The US spent $277 billion last year on farm subsidies of all stripes; the amount includes $37 billion for conservation payments, most of which goes to large agribusiness.
The EU is learning about the costs of farm subsidies; it’s time we did, too. The article at the link has a lot of environmental items in it; I’ll generally deal with the fiscal items.
The European Union plans to spend about €60 billion, or about 40% of the entire EU budget, on agriculture this year alone. It’s a lot of money for an economic sector that generates less than 2% of the bloc’s gross domestic product and employs less than 6% of its workforce.
Individual (small) farmers can get €10,000 ($13,500), or more, from the EU’s spending. However,
[t]he main beneficiaries of this policy, according to the authors of the journal Der Kritischer Agrarbericht (Critical Agricultural Report), are “large-scale, streamlined farming operations, which receive annual payments of up to €120,000 ($162,000) per employee.”
(That’s a helluva salary, were the money actually going to the employees.)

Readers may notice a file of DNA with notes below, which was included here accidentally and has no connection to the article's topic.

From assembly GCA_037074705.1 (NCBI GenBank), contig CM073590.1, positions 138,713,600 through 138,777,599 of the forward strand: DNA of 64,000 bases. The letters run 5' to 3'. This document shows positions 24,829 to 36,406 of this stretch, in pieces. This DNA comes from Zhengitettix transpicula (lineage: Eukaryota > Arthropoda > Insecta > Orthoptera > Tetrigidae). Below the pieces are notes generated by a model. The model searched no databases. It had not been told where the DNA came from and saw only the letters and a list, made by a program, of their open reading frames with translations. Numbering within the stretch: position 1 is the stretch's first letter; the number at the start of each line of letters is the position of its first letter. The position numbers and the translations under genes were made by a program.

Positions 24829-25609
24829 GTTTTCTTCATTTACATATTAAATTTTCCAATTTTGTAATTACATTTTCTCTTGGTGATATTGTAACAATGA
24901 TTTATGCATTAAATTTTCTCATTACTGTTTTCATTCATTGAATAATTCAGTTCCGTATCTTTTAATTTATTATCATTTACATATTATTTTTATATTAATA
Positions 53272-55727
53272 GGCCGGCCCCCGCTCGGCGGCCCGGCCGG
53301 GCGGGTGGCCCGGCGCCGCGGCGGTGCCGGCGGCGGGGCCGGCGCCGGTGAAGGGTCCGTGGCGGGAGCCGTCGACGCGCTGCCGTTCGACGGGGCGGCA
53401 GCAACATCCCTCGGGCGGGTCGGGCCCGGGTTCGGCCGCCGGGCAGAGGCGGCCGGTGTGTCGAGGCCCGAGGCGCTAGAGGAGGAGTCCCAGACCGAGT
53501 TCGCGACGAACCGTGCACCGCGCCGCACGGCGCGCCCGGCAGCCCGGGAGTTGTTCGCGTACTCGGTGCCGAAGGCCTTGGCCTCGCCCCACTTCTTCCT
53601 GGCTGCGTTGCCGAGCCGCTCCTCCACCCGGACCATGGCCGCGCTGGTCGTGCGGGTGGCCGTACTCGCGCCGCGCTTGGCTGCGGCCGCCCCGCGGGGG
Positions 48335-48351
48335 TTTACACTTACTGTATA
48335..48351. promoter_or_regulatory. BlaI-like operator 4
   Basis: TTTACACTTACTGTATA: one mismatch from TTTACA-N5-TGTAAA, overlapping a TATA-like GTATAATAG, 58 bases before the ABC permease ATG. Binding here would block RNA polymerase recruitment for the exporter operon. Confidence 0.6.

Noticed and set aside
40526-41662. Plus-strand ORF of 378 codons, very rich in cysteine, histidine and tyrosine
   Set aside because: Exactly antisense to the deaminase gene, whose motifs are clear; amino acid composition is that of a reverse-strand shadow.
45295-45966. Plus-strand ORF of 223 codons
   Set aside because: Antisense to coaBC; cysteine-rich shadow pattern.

In Germany, 1.9% of businesses collect about 30% of payments, and they are not always farms. Ice hockey clubs, aristocratic families and companies like candy maker Haribo and sugar producers Südzucker and Nordzucker also benefit from EU agricultural subsidies. In 2009, defense contractor Rheinmetall also received a hefty sum of cash—for planting trees in a former tank training area.
While the EU is trying to tie continuance of these subsidies to environmental questions (a forced set-aside of 7% of farmland, for instance, since the claim is that plowing that land releases massive amounts of CO2), this won’t solve the underlying problems.
Farm subsidies of such magnitude (indeed, of any size, as is the case with all subsidies) drive up the cost of food for the consumer. Taxpayers pay those subsidies, those wealth transfers, and so taxpayers are paying twice for those artificially inflated prices—once with the subsidy, and again when they buy the food being subsidized. Further, those inflated prices drive the demand for food stamps.